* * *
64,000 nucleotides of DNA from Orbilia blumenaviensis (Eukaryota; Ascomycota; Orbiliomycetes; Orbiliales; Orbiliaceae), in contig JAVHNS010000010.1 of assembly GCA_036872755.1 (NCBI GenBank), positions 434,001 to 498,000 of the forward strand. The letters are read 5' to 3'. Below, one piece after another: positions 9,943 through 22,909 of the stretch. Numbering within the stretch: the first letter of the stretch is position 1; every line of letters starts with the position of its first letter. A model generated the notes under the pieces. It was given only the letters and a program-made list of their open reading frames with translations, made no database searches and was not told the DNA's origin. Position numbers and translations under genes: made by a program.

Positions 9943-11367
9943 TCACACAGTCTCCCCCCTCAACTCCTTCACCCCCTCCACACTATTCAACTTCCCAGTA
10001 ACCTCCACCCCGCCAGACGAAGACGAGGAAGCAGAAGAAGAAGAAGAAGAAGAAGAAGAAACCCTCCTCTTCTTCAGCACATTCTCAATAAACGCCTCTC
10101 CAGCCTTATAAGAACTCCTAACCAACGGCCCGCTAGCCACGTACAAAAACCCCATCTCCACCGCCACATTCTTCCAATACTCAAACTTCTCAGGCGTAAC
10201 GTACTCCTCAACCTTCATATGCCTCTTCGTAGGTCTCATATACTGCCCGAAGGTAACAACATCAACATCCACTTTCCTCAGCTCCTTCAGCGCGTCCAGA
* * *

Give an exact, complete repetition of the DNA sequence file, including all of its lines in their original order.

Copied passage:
64,000 nucleotides of DNA from Orbilia blumenaviensis (Eukaryota; Ascomycota; Orbiliomycetes; Orbiliales; Orbiliaceae), in contig JAVHNS010000010.1 of assembly GCA_036872755.1 (NCBI GenBank), positions 434,001 to 498,000 of the forward strand. The letters are read 5' to 3'. Below, one piece after another: positions 9,943 through 22,909 of the stretch. Numbering within the stretch: the first letter of the stretch is position 1; every line of letters starts with the position of its first letter. A model generated the notes under the pieces. It was given only the letters and a program-made list of their open reading frames with translations, made no database searches and was not told the DNA's origin. Position numbers and translations under genes: made by a program.

Positions 9943-11367
9943 TCACACAGTCTCCCCCCTCAACTCCTTCACCCCCTCCACACTATTCAACTTCCCAGTA
10001 ACCTCCACCCCGCCAGACGAAGACGAGGAAGCAGAAGAAGAAGAAGAAGAAGAAGAAGAAACCCTCCTCTTCTTCAGCACATTCTCAATAAACGCCTCTC
10101 CAGCCTTATAAGAACTCCTAACCAACGGCCCGCTAGCCACGTACAAAAACCCCATCTCCACCGCCACATTCTTCCAATACTCAAACTTCTCAGGCGTAAC
10201 GTACTCCTCAACCTTCATATGCCTCTTCGTAGGTCTCATATACTGCCCGAAGGTAACAACATCAACATCCACTTTCCTCAGCTCCTTCAGCGCGTCCAGA